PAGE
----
Israel and Jordan signed a peace treaty in 1994, which resolved the territorial disputes between the countries and included water-sharing agreements. The countries signed a trade treaty in 1996, and economic ties since then have developed and grown. Two years ago, Israel and Jordan signed a $500 million natural gas deal effective for 15 years.

Israel’s security and intelligence ties with Jordan are more discreet, but have likewise strengthened and developed, especially since the Arab Spring uprisings in 2011 and the rise of the Islamic State.

Relations have also hit some rocky spots in recent years, however, especially over Jewish access to the Temple Mount compound. Jordan has repeatedly demanded that Israel prevent religious Jews from entering the site, which is holy to Jews and to Muslims, and has even recalled its ambassador over the issue in the past.

Moreover, the Jordanian people, comprised mostly of self-identified “Palestinians”, mostly oppose the peace treaty and reject any form of normalization with Israel.

The recent announcement by the speaker of the parliament reflects this position and it remains to be seen whether King Abdullah and his successors will continue to maintain ties with Israel in the future or if they will concede to public opinion at some point.

TPS / Tazpit News Agency

Palestinian Authority Tries to Grab Dead Sea Oil Reservoir

Monday, May 2nd, 2016

The Palestinian Authority is claiming that Israel has no right to use an oil reservoir near the Dead Sea, according to a report posted late Monday night (May 2) on Twitter by Arab affairs journalist Khaled Abu Toameh. The Palestinian Authority claims the area is “under Palestinian sovereignty according to international law.”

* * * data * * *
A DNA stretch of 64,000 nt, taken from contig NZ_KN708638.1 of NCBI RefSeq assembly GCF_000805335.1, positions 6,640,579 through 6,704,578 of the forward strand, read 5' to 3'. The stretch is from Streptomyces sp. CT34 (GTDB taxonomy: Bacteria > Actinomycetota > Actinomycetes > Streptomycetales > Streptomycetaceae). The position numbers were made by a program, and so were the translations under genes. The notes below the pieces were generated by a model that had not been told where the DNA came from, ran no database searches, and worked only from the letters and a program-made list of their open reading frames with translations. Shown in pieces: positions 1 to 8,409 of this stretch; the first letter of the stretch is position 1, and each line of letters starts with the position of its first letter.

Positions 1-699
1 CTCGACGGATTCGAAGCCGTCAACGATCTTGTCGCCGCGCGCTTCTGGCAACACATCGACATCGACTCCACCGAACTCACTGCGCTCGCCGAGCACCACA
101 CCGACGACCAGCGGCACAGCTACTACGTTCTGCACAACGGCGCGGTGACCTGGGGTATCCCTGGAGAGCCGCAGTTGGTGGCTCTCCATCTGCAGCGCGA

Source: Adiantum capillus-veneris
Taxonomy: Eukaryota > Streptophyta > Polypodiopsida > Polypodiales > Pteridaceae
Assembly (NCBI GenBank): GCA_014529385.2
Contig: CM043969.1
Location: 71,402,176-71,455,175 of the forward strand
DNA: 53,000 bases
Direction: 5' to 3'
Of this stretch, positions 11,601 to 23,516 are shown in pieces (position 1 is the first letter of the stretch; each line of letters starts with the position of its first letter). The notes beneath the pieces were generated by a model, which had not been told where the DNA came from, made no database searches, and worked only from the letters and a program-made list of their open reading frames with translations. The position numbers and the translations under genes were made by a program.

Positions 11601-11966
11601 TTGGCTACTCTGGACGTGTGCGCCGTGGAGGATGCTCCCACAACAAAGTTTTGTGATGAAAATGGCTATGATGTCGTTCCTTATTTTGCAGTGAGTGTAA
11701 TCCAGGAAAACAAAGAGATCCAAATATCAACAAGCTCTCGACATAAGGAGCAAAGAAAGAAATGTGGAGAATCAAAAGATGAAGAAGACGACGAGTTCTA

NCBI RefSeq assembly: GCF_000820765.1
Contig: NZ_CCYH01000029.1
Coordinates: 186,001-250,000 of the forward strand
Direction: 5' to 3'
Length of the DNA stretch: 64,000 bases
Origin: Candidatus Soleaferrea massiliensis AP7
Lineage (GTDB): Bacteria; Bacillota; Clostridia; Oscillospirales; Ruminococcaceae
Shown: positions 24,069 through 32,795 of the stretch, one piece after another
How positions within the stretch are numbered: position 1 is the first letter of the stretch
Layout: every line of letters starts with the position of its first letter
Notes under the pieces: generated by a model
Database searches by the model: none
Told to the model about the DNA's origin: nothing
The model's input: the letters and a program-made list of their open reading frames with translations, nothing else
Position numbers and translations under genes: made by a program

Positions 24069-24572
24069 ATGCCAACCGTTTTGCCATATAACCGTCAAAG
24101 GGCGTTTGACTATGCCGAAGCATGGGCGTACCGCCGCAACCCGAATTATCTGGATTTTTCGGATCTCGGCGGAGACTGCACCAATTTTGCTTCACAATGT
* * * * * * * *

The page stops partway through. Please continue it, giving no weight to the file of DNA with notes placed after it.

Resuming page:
Frankly, the argument is total hogwash. The site isn’t even anywhere near the 1949 Armistice Line, also known as the infamous “Green Line.”

The reservoir, worth $321 million, is within the Hatrurim oil and gas exploration license in the Dead Sea area. A report quoted by the Globes business news site states with 100 percent geological certainty that the reservoir could contain between 7 and 11 million barrels of oil.

It is located on a ridge high above the southwestern end of the Dead Sea, in an area called Tzuk Tamrur. The site is not far from the northern Negev city of Arad, which is perched atop the highest ridge that overlooks the southernmost section of the Dead Sea. Tzuk Tamrur is situated halfway down the road that winds down from Arad to Ein Bokek, the area in which all the luxury hotels are located along the southern Israeli shore of the Dead Sea.

The Hatrurim Formation or Mottled Zone is a 36 sq. mile geologic formation with outcrops all around the Dead Sea Basin, including the Negev Desert, the Judaean Desert, and western Jordan. It includes impure limestone along with coal-bearing chalk and marl. The rocks have been subjected to pyrometamorphism resulting from combustion of contained or underlying coal or hydrocarbon deposits. The formation is named for exposures in the Hatrurim Basin which lies west of the Dead Sea.

In 1995 Israel’s Delek Group Ltd. discovered oil after carrying out an initial drilling in the area to a depth of two kilometers. But the firm decided not to pursue further exploration because the price of oil at the time was not high enough to justify the cost of development.

Last December, the Israel Opportunity Energy Resources LP was awarded a 25 percent share in the license along with two other Israeli partners. An Israeli geologist also received a share in the license, as did a firm from Cyprus.

Hana Levi Julian

Printed from: http://www.jewishpress.com/news/breaking-news/palestinian-authority-tries-to-grab-dead-sea-oil-reservoir/2016/05/02/